If you’re having trouble with Dish Network lately, you’re not alone. On 2/23/23, Dish was hit with a ransomware attack, and they’ve been struggling to recover from it for over a week now. You may notice troubles or outages pertaining to:
Dish TV channels
the Dish.com website
Dish Anywhere app
Boost Mobile cellular service
using your Dish login credentials/paying your bill
reaching Dish customer service
Ransomware attacks can take significant time and effort to bounce back from. Last year’s attack on Mail2World laid low their email services for a solid week, but recovery timeframes can vary widely. Dish is being tight-lipped, so far, about the gory details, so I couldn’t begin to predict when their service levels will return to normal.
For now, what I can recommend is keeping your eye on their website and the Dish statement for upcoming details. Also, it is possible that the attackers have stolen customer data, so you may want to proactively change passwords on Dish-related accounts and pay attention to financial accounts you’ve shared or linked to Dish.
If you’ve ever registered a domain name, you’ve probably come across some postal mail, offering to list your website in an online directory. Here’s an example I received recently:
Now, I’m not going to outright call this a scam. You may if you want to. But I imagine that if I paid them their money, they truly would list me somewhere on the internet. I bet they have a “directory” on their website that anyone can visit and view.
But this sort of offer is, of course, specious and suspect. Most people will spend $300 of their advertising budget in better ways than this. This company is engaging in a curious form of marketing, where they simply see who they can get to pay their bills. It’s not quite phishing and not quite panhandling, but smacks of both.
I’m sure you’re considering the above invoice and thinking, “I would never fall for this nonsense.” That’s good. But this is more about the weakest link in your business. Consider your staff, especially those that open your mail and pay your bills for you. Would any of them rubber-stamp this and pay it without a second thought? If this gives you pause, then perhaps it’s time to have a kind meeting about this topic. Frank conversation and education will defeat this scheme.
If you’re looking to buy Microsoft Office software, you can expect to rent it for $70 or $100/yr, or you can buy it outright for $150, $250, or $440, depending on the version you need. Those are the direct-from-Microsoft prices. But if you search the web for better pricing, you’ll very quickly meet up with software deals that are too good to be true:
Please do not buy anything from these vendors. Only buy your software from trusted stores and websites. Buying directly from Microsoft/Adobe/Intuit is safest, but you’ll also be in good hands buying from Costco, Best Buy, Target and other big names.
There are legitimate software deals out there, but only for specific people or scenarios. Nonprofit orgs and students may be offered ultra-low prices for MS Office, and you can trust in those offers because they’ll come through official channels.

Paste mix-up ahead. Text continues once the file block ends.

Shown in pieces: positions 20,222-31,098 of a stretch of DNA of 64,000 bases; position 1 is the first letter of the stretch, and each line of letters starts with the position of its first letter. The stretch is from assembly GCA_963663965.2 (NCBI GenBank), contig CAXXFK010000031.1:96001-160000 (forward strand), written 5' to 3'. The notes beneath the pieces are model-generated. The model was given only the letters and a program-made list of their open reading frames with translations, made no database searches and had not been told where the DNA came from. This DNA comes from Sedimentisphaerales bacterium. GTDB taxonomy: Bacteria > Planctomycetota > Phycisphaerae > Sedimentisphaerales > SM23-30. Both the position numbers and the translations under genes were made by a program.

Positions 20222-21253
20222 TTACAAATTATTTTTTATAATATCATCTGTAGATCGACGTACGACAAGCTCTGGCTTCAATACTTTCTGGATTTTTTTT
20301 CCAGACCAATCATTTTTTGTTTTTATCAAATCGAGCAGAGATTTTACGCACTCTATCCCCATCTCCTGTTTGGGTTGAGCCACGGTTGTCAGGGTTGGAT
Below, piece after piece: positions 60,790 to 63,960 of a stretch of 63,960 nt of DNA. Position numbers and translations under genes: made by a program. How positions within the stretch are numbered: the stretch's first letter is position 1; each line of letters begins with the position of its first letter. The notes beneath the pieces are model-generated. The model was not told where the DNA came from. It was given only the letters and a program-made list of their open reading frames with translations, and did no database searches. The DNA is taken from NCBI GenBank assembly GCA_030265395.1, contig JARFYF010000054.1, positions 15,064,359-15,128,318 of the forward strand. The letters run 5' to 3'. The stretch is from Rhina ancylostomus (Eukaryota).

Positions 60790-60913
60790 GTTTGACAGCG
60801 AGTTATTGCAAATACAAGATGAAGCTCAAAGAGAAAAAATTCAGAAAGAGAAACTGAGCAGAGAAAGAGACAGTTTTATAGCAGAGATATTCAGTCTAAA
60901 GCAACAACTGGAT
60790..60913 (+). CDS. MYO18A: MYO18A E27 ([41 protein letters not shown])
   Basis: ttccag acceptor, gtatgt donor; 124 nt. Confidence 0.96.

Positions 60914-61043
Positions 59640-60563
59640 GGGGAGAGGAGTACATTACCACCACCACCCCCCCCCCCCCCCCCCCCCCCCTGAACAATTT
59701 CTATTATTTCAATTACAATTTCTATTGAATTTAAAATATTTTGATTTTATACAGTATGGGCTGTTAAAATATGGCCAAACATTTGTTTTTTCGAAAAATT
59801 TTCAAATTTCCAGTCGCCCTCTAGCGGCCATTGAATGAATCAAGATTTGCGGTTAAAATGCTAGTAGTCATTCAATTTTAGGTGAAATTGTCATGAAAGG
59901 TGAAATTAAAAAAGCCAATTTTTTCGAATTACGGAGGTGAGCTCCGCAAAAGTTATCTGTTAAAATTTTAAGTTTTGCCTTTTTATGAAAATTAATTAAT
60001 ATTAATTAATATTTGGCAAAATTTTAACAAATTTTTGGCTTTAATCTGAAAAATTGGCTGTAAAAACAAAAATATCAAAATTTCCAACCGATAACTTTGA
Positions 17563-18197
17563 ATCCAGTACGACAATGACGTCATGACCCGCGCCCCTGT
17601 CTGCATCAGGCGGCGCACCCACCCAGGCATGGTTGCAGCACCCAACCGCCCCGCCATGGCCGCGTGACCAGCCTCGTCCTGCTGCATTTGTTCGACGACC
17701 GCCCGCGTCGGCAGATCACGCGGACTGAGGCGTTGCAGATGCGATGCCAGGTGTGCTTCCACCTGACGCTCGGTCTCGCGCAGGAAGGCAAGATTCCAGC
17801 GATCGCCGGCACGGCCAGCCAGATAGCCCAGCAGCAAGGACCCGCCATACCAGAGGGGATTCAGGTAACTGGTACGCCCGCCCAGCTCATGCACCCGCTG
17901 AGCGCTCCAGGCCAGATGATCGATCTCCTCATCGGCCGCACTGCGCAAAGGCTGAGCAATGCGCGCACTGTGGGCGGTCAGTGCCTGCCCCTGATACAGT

What’s at Risk with These Online Software Deals?
The common problem with these $20 Office specials takes a while to express. It all seems to be fine at first: John Q. User buys his Office software from CrayzeeDeals.com, it installs in a flash and works immediately. All of his Word docs open in his new Word 2021 app, and life is good…
Until a few months later. That’s when Microsoft pops up to say that there’s a problem with his license. The message may or may not be helpful, but at the end of it, Microsoft reports that his Office could not be activated and that it will not work until he purchases a valid activation key.
The explanation for this is a bit convoluted: Mr. Cray Z. Deals guessed, hacked or stole a volume license code or developer’s activation key for Office software. And then he sold that code many times to many people on the internet. Those special codes are designed to be used many times, but eventually, Microsoft will do an audit and catch any abuse. And when they notice a particular code being used in places it shouldn’t be, they flip a kill-switch on it. That switch echoes down to all the internet-connected computers where that license is in use. All those Office installations simply stop working.
That time-delay, between Sale and Kill-Switch, benefits the shady salesman. Mr. Deals is usually long gone by the time your Office software goes belly-up, and in many cases, it’s also too late for a charge-back/dispute with the bank. The bad guy gets away with the money, and the victim must then repurchase their software.
If You’ve Been Had
In the grand scheme of things, this scam does not cause lasting harm to its victims. If you’ve been swindled in this manner, the damage is limited to your lost money, and the time you spend pursuing a legitimate license. Your files will be fine. You can safely remove/replace Office software, and your Word docs and Excel spreadsheets will remain in place, waiting to be opened in the next software you load.
You’re also welcome to report this type of fraud to the FTC, if you like. But don’t look for big results. Most of these software scammers are hard to track down or catch. I’m sure the FTC appreciates the information, but their mission is sadly like a never-ending game of Whack-a-Mole with these criminals.
Remote-control scammers are dreadful. They get inside your head and your computer, and do whatever it takes to get into your bank accounts. I really hope you can avoid being tricked by these awful people. But in case you find yourself in a jackpot with these jokers, I need to tell you about one of their worst tactics: Locking your computer against you.